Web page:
Some men were about to tear down an old frame house, long unoccupied. When they began to remove the outer boarding, they found a mass of honey. As they removed the boards at different points they discovered the whole side of the house, between the weather boarding and the plastering, was filled with honey. People regard the Old Testament as an old, worn-out book, a mere relic of old ceremonial days. But when they begin to open it--they find honey, and as they look into it at other points they find that all the passages, in among the histories, the chronicles of war, and the descriptions of ceremonial rites--are full of sweetest honey! Here is a bit of dripping honey-comb, and there are hundreds more, which are just as rich. We do not know what we lose--when we do not study the Old Testament.
"The Spirit of the Lord is on me, because he has anointed me to preach good news to the poor. He has sent me to proclaim freedom for the prisoners and recovery of sight for the blind, to release the oppressed." These are the special classes of people--to whom Jesus was sent. What a picture this is of humanity! Some people ridicule what the bible says about Adam and Eve's FALL. They tell us there never was a fall, and that the world is all right. They talk eloquently about the grandeur of human life. But this eighteenth verse certainly looks very much like the picture of a very bad ruin. Read the description--poor, prisoners, blind, oppressed. There is not much grandeur in that. Anyone who goes about and looks honestly at life--knows that the picture is not over-drawn. On every hand we see the wreck and ruin caused by sin. Then suffering and sorrow follow, and hearts and lives are crushed and bruised!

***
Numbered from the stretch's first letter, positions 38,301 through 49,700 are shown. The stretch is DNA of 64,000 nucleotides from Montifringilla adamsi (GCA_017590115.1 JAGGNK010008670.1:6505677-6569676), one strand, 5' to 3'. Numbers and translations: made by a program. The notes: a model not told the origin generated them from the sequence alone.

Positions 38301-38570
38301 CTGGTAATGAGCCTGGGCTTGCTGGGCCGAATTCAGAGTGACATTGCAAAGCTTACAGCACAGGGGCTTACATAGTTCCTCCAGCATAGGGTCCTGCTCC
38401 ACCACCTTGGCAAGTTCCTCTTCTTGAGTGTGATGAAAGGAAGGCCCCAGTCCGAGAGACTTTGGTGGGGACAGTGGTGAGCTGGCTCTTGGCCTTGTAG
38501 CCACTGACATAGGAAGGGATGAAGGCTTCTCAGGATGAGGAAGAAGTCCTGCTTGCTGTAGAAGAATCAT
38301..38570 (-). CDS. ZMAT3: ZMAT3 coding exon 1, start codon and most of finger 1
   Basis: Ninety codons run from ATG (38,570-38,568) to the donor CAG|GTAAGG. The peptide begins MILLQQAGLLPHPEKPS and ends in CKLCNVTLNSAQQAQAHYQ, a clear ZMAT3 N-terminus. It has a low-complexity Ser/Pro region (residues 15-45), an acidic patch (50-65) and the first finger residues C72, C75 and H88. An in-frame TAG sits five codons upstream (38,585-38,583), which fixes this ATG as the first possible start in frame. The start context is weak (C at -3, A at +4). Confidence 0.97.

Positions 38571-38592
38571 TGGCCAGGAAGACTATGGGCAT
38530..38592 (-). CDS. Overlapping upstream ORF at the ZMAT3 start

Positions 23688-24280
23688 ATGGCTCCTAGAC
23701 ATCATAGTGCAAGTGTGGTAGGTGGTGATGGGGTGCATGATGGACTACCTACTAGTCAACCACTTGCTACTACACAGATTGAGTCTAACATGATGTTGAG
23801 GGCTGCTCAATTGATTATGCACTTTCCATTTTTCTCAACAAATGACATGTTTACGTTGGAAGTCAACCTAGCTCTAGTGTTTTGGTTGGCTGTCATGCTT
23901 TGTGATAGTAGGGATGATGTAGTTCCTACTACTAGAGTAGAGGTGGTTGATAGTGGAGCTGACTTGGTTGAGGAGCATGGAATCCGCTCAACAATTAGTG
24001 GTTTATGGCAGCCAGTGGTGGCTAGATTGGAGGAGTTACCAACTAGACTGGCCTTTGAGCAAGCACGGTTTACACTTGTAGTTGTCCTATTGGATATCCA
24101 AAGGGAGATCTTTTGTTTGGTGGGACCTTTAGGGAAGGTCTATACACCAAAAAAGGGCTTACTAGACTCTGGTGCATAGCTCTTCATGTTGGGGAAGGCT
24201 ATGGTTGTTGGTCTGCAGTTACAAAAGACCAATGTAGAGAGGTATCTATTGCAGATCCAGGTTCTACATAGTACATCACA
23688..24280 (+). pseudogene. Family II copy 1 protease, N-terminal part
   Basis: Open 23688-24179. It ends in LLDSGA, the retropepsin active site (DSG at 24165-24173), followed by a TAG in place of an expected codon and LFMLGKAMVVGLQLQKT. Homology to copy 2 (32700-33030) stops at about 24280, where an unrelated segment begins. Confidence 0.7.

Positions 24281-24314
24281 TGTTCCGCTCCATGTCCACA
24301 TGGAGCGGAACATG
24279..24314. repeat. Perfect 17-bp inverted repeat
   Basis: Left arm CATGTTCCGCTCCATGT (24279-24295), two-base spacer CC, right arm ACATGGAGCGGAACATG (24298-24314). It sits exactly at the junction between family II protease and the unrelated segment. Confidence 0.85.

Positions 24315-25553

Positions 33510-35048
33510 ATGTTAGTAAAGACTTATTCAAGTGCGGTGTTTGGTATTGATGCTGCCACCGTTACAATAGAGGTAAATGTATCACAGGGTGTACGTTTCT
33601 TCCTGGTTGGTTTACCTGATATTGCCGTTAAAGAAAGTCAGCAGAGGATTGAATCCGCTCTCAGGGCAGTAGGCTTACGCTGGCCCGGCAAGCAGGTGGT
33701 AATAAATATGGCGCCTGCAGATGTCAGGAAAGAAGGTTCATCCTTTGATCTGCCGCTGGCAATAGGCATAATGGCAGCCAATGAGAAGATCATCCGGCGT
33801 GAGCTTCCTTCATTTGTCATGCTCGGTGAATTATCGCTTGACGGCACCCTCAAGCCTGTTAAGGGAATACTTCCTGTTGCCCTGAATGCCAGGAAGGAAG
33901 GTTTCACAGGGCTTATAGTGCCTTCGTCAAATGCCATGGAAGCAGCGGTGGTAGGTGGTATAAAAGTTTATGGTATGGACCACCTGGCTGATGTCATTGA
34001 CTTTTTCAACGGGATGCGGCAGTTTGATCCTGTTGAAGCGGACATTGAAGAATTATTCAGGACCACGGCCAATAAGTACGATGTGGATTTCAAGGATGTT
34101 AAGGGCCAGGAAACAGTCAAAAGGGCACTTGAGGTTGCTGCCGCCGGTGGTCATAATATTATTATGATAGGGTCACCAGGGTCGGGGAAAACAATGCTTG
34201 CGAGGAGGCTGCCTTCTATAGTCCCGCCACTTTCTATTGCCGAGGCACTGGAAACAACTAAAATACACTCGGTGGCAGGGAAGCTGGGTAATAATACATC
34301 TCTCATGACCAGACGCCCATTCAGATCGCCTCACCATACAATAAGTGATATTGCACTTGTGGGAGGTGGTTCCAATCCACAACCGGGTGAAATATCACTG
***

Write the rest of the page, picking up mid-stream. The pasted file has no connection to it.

But there is something here a great deal brighter than this sad picture. Light breaks on the ruin--as we read that it was to repair such moral desolation as we see here that Jesus came. He came "to preach good news to the poor; to proclaim freedom for the prisoners and recovery of sight for the blind, to release the oppressed." He saw in all these ruins of humanity, something that by His grace--He could make beautiful enough for heaven and glory. Christ is a restorer. There are men who take old, dimmed, effaced, almost destroyed pictures--and restore them until they appear nearly as beautiful as when they first came from the artist's hand. So Christ comes to ruined souls, and by the power of His love and grace--He restores them until they wear His own beauty in the presence of God!
"To preach the acceptable year of the Lord." For the Jews this "acceptable year" closed with the condemnation of the Messiah. Jesus stood on Olivet and looked down upon the city and wept over it and said, "If you had known, even you, the things which belong unto your peace! But now they are hidden from your eyes!" (Luke 10:42). When He spoke these words, amid the rush of tears and with loud outcry of grief, "the acceptable year" closed. After that--the doom hung over the beautiful city, which in forty years burst upon it in all its woe and terribleness. This is history.